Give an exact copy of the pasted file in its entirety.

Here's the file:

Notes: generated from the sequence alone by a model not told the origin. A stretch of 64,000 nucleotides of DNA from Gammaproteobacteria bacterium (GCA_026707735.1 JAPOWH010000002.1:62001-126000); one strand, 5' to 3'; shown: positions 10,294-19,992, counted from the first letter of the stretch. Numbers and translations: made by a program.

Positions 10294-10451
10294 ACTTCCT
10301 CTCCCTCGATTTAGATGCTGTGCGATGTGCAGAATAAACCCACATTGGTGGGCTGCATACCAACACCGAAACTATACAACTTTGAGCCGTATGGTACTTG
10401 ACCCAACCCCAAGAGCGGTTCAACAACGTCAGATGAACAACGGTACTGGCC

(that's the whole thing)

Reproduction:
Notes: generated from the sequence alone by a model not told the origin. A stretch of 64,000 nucleotides of DNA from Gammaproteobacteria bacterium (GCA_026707735.1 JAPOWH010000002.1:62001-126000); one strand, 5' to 3'; shown: positions 10,294-19,992, counted from the first letter of the stretch. Numbers and translations: made by a program.

Positions 10294-10451
10294 ACTTCCT
10301 CTCCCTCGATTTAGATGCTGTGCGATGTGCAGAATAAACCCACATTGGTGGGCTGCATACCAACACCGAAACTATACAACTTTGAGCCGTATGGTACTTG
10401 ACCCAACCCCAAGAGCGGTTCAACAACGTCAGATGAACAACGGTACTGGCC